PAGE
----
Improving Choices, Improving the Environment

Upon finding out I had been accepted to participate in the Climate Reality Leadership Corps Training in Berlin, I had a decision to make. Namely: how do I get there?

From my home in Herning, Denmark to the Maritim Hotel, where the training was being held in Berlin, is 609 km. It was a bit long to walk, or bike, unfortunately. But public transportation options were not much better. By train, it would have taken between 10 and 12 hours, including at least 3 or 4 exchanges, and at a cost of 1000 DKK (€134) each way.

By comparison, I found a direct roundtrip flight between nearby Billund Airport and Berlin on Ryan Air for 77 DKK (€10.32).

As someone who was (and still is!) unemployed, the decision was practically made for me. Spend hundreds of euros and a day traveling each way? Or forego a couple of beers in order to pay for the short flight? Obviously I chose to fly.

I consider myself to be environmentally conscientious. I have the desire to do the right thing, and to leave as small of a carbon footprint as possible. But at the end of the day, I’m subjected to the same economic pressures as the rest of us. Actually, more so because of my limited financial capacity right now.

The matter of “choosing” to fly (and its negative environmental impacts) was brought to my attention the very first morning of the training, while we were still milling about, awkwardly socializing with strangers. A couple from Germany lectured me for several minutes about how they would have chosen to take the train, regardless of the time, cost, or number of exchanges they had to make. In fact–they continued–they wouldn’t go on vacation anywhere if it meant taking a plane! 

It was, frankly, the obsessive and unrealistic kind of worldview that environmentalists are often accused of. I might cut down on my individual carbon footprint by choosing not to fly anywhere, but this also eliminates the possibility to learn about the world and explore new cultures first hand. And, as an American citizen, it would essentially mean no more trips home for me. Sorry mom and dad, it was nice knowing you.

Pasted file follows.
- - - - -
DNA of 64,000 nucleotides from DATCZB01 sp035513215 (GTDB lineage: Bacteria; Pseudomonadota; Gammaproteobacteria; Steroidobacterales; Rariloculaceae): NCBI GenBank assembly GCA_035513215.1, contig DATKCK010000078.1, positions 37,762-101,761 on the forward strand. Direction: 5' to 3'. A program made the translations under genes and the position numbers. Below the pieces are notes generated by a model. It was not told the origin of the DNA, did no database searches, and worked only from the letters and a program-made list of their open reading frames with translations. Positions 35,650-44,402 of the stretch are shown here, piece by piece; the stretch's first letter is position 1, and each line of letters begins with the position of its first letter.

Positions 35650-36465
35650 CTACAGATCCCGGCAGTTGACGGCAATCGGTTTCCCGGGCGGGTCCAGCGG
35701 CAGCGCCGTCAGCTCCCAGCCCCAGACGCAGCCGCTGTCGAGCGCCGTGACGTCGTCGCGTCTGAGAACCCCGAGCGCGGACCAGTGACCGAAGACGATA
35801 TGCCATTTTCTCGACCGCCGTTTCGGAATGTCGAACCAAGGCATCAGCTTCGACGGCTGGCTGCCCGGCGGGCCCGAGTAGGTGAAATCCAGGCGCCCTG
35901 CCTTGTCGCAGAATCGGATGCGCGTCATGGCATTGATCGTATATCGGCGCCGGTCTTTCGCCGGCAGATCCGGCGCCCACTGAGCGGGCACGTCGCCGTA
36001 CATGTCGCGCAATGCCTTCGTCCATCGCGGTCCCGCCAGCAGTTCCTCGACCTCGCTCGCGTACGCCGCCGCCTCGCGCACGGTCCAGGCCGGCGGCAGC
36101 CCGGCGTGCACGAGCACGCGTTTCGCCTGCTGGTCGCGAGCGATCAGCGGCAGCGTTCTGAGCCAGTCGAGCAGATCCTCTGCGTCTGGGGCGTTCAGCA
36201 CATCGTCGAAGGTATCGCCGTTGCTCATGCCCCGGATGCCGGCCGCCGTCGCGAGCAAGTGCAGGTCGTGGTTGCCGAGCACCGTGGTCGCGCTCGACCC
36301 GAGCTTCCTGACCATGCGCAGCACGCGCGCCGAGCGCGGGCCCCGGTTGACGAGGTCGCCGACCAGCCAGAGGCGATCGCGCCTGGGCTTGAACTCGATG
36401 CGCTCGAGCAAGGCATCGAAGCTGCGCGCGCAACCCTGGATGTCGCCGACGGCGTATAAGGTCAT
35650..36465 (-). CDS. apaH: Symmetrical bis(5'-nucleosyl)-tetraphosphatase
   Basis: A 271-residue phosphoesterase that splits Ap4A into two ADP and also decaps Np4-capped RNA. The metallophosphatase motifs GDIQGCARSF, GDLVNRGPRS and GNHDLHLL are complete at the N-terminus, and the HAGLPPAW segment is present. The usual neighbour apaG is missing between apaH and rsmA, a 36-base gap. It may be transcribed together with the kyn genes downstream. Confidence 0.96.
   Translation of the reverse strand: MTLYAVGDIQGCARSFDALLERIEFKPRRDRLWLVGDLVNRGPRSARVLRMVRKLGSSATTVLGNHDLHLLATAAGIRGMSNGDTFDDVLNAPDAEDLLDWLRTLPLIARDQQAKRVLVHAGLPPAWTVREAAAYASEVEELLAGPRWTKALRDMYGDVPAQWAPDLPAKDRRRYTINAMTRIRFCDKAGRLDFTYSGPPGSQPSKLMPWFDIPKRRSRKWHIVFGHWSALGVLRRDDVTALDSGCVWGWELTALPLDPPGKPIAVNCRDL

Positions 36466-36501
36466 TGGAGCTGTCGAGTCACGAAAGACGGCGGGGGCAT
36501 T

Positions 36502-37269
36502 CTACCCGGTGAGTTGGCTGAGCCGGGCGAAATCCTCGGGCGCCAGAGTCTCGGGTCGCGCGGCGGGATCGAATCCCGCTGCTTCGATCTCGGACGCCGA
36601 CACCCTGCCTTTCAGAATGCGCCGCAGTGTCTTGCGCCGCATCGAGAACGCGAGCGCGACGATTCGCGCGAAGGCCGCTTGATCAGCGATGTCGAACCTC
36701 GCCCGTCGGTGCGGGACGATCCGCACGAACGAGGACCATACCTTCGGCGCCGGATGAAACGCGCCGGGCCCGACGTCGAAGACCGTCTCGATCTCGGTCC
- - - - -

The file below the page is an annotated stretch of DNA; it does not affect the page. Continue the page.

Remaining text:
Worse, this particular sentiment plays right into the hands of those who wish to do nothing about the climate crisis. Why don’t you just make better individual choices? 

This, is in fact, a microcosm of the entire problem of climate change: no one wants to be put at an unfair disadvantage. Why should I spend an exorbitant amount of time and money compared to the next person? The flight is still going to go, whether I’m on it or not, I might as well take the flight! But this might not be the case if there were other viable alternatives.

The choice to spend ten times the time, and twenty times the money isn’t really a choice at all. And in order for individuals to make the “right” choices, we need, as a society, to provide better options.

Trains can be a far more convenient option, but only with an increased investment in infrastructure and subsidized fares. The answer isn’t necessarily to make flights more expensive (though, I think we can all agree that ~€10 to go anywhere is absurdly low), but to make other forms of travel cost-competitive.

And this isn’t just between countries, or over long distances. It’s understandable not to have a direct train between little Herning and Berlin. However, there is a direct train between Herning and Aarhus, which is neither cost-competitive, nor convenient. The trip by train is an hour and a half, and 151 DKK (€20.23) each way. Traveling by bus isn’t much better. It can be less than an hour by car, and a fraction of the cost in gas, even when not carpooling. When commuting on a daily basis, as many do, cars win hands-down.

Of course, it’s not just in transit that we face these choices that have a direct impact on the environment. We face similar choices every single day in the food we eat, the clothes we wear, the companies and politicians we support, and so on.

The best way we can make strides in all of these areas, is by not only being conscientious, environmentally savvy consumers, but by having the right options available to us. Buying organic food, for instance, is much more palatable if the price and availability is at least comparable with its non-organic counterpart.

These kinds of choices don’t come around by accident. They are the result of continuous consumer and political pressure to force these changes. Over the last five years, Denmark saw a whopping 25% reduction in food waste, largely because of the continued efforts of one Russian immigrant on a mission. It is this kind of story that should give us all hope that we can continue to make environmental improvements by improving consumer choices. We need not only to try to make better choices individually, but to collectively push local leaders to make these choices available, period.

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